6. Encourage referrals.

Similar to a customer loyalty program, you can reward customers for referring their friends and family to your business. Many software programs allow businesses to track referrals easily and reward their referrers, but you can also take a lower-tech approach.

Give customers a pair of coupons when they leave your store. They can give the small cards or fliers to their friends, co-workers, neighbors or relatives. Hopefully, they’ll refer new customers. At the very least, they’ll have a coupon they can use to return to your business. Either way, you’ll have a simple reward for customers that builds retention and loyalty.

7. Share seasonal perks.

Depending on your business location, customers may be walking into your business directly from the outdoors. If that’s the case, keep weather conditions in mind and create a comfortable experience for those in your business. Depending on the season, you could offer customers a chilled bottle of water or a warm cup of coffee.

8. Pay it forward.

Whether on a bargain or for a good cause, customers want their dollar to go further. Help them feel good about the money they’ve spent with your business by letting them put a portion toward a cause of interest. When customers pay for a product, meal or service, show them a list of local charities or campaigns and ask them to select an organization to receive a portion of what they’re paying you.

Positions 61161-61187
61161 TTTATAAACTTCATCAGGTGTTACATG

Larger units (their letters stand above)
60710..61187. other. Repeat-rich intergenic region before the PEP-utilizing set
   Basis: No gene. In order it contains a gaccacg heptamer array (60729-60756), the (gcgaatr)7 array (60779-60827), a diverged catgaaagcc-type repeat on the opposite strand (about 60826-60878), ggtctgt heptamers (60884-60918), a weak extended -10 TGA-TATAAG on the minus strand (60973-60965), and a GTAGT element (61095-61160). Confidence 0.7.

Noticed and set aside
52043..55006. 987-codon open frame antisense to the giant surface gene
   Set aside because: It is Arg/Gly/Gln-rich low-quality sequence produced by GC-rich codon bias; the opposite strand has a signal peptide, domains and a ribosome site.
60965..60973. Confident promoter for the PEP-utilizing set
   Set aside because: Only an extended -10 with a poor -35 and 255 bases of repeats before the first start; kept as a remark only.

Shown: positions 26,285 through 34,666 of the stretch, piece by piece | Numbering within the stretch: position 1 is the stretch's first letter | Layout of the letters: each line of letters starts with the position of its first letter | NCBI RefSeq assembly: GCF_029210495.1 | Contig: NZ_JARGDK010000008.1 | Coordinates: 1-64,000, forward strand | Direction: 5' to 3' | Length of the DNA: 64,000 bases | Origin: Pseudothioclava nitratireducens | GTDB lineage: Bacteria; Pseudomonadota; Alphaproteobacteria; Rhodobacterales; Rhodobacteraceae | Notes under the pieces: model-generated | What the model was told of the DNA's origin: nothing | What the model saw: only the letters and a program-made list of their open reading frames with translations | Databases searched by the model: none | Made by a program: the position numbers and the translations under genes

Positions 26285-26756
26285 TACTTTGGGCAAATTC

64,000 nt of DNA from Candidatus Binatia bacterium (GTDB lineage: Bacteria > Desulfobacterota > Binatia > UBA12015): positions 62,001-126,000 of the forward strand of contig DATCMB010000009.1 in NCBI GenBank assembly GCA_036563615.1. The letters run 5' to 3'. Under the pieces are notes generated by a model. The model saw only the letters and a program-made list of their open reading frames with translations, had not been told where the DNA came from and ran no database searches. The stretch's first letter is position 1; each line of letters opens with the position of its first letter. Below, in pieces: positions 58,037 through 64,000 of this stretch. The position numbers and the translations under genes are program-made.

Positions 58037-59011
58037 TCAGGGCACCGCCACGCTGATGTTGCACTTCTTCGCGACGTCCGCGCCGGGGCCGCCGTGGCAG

9. Step up when it counts.

Inevitably, your community will fall on hard times. When customers experience a low point in their community, your business can help restore hope. Keep your doors open later to accommodate more customers or lend a hand to local relief efforts. You’d likely pitch in without this advice, but it’s an important reminder that the strength of your business can be a symbol of hope.

10. Be flexible.

When customers do return, make sure their second experience is just as positive as their first. If that return trip involves returning or exchanging merchandise, keep your eye on the proverbial ball. You want customers to feel confident your business can solve their problems, whether it’s finding them the right product, registering them for the right service or taking a defective or unnecessary item off their hands. Flexible return policies and quick-thinking customer service make all the difference.

Building customer relationships requires business leaders to consider customers’ feelings. By showing them some love, customers will feel happier and more confident in your business. They deserve it, after all, since customers keep your business bustling.

Image Credit:

Minerva Studios/Shutterstock

Bill Brunelle
I am the co-founder of Independent We Stand, a nationwide movement of independent small business owners whose mission is to inspire other small business owners to better understand and celebrate their locally owned status while educating consumers about the importance and strong economic benefits of supporting them.